What inspires you to write?
Everything inspires me to write; songs on the radio, newspaper articles, overheard conversations. I keep an accordian file folder stuffed with articles I tear out of magazines and print off the Internet. I don’t always know what I will do with an article, but if it intrigues me enough, I know the idea will come when it’s ready.
Tell us about your writing process.
My writing process is to write every day. I have a goal of at least 2,000 words. Sometimes I get on a tear and write 4,000 and sometimes I cheat and only make it to 1,500.
I was never really an outliner; I would either just start writing because a first line would pop into my head and I would need to see where it went or I would just jot down plot points. I was always resistant to outlines, because it gave me flashbacks to school and the endless outlining teachers/professors would make you do for a five page paper.
Then in summer 2012, I had the opportunity to travel to Toronto to take a week-long writing class with my author crush, Joy Fielding (because we all have one, right?). The class was fantastic and the highlight of my summer. One of the (many) things I took away was that she always does outlines for her books. She shared the outline she did for “See Jane Run,” (one of my favorite books of hers) along with a few others. Rather than being these rigid line-by-line things with Roman numerals and letters, she does them as narratives. This was a revelation. I came home and did a similar outline for a book idea that I’d been kicking around in my head for a couple of years and it was a huge help. Of course, some things changed along the way, but it was a great roadmap.
For Fiction Writers: Do you listen (or talk to) to your characters?
All the time! Usually when I hear the characters talking is when a story idea starts to form. Although I don’t always know what they’re talking about, I have to write it down to see where it goes. I think when you think of your characters as real people, it helps you to make them more rounded and three-dimensional, and ultimately, more believable.
What advice would you give other writers?
1. Read; read books in the genre you write in, read books outside the genre you write in.
2. Write every day.
3. Take at least one writing class and really take the advice to heart.
4. Make Stephen King’s “On Writing” your Bible.
5. Hire a professional proofreader.
6. Read some more!
How did you decide how to publish your books?
Like so many, I first spent the time trying to get an agent. I researched how to write a query letter, bought a big directory that listed agents who took suspense novels – I even looked in the acknowledgement pages of books from some of my favorite authors to see who their agents were. I sent out query after query after query, which meant rejection after rejection after rejection, though there were quite a few times when agents requested copies of my work (before ultimately rejecting me, LOL).
Life got in the way as I got a new job, moved across the country and rekindled a romance; writing and looking for an agent fell by the wayside for seven long years.
Then, in spring of 2012, I read an article Roger Ebert had retweeted about Amanda Hocking’s self-publishing journey. It was a wake-up call and it reignited my purpose and my passion. I read her blog where she outlined what she did and began to immerse myself in learning everything I could about the industry; I read J.A. Konrath’s book, “Newbies Guide to Publishing” (all of it) and trolled the Internet for articles on self-publishing, ebooks, marketing — everything I could get my hands on, resulting in a big notebook of information that I refer to constantly.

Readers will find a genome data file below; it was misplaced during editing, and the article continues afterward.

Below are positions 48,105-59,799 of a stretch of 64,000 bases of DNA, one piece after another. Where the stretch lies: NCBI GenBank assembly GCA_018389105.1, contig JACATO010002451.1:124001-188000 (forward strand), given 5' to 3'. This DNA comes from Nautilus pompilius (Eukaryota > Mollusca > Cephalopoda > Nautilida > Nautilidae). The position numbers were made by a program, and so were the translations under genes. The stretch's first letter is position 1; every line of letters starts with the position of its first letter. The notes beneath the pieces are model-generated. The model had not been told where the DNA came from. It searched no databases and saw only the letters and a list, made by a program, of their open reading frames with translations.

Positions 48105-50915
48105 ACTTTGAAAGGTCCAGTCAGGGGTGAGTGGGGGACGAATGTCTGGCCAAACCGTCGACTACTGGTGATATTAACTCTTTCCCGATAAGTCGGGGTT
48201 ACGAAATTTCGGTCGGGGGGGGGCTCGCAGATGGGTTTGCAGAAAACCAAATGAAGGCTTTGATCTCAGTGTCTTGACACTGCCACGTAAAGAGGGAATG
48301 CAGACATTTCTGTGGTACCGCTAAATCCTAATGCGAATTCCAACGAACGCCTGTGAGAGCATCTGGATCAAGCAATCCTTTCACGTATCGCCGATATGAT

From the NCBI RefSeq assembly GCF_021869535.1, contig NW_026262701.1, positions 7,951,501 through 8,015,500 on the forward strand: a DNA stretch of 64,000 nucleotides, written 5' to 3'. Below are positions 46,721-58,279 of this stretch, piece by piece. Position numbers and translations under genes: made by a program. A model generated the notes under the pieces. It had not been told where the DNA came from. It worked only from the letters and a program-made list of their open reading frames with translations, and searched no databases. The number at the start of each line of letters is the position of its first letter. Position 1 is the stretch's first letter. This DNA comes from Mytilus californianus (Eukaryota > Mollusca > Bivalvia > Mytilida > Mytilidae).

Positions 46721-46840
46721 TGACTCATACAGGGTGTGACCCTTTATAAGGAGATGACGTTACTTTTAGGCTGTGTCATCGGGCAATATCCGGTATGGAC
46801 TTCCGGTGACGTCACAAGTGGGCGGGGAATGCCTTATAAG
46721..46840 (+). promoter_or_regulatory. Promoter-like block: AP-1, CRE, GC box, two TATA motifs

While it’s so great to have so many platforms available to bring your book to the public, it’s still important (read: critical) to learn the craft of writing – take at least one writing class, find a critique partner and one or two Beta readers to give you an honest, no-bull assesment of your work. And read, read, read.
If you do decide to go the self-published route, if you do nothing else, hire a professional proofreader – not your best friend or your husband, but an acutal professional with credentials who doesn’t know you from Adam. From what I’ve been able to gather, a lot of indie authors skip that step because they feel as though they can’t afford it and instead do it themselves. You can’t afford NOT to put out your best work and after looking at your manscript for so long, you become immune to typos, etc. My advice is to find the money and hire a professional. Readers WILL nail you for grammatical errors and typos.
For any aspiring writers considering self-publishing, my advice is to learn the craft, do your homework on the industry and understand that it’s HARD work. You do everything, from the writing, to the marketing, to deciding on cover design and fine-tuning your book blurbs. It’s a marathon, not a sprint.
What do you think about the future of book publishing?
I think the future of book publishing is exciting!
I think the indie author movement is the last creative frontier to be conquered. Independent films and music are praised for their ingenuity and creativity, while self-published books were seen as the redheaded stepchild of publishing. With all these new platforms, we can now let the people decide, rather than relying solely on a few gatekeepers.
What do you use?
Professional Editor, Professional Cover Designer, Beta Readers
What genres do you write?
Suspense, psychological suspense, mystery, thriller
What formats are your books in?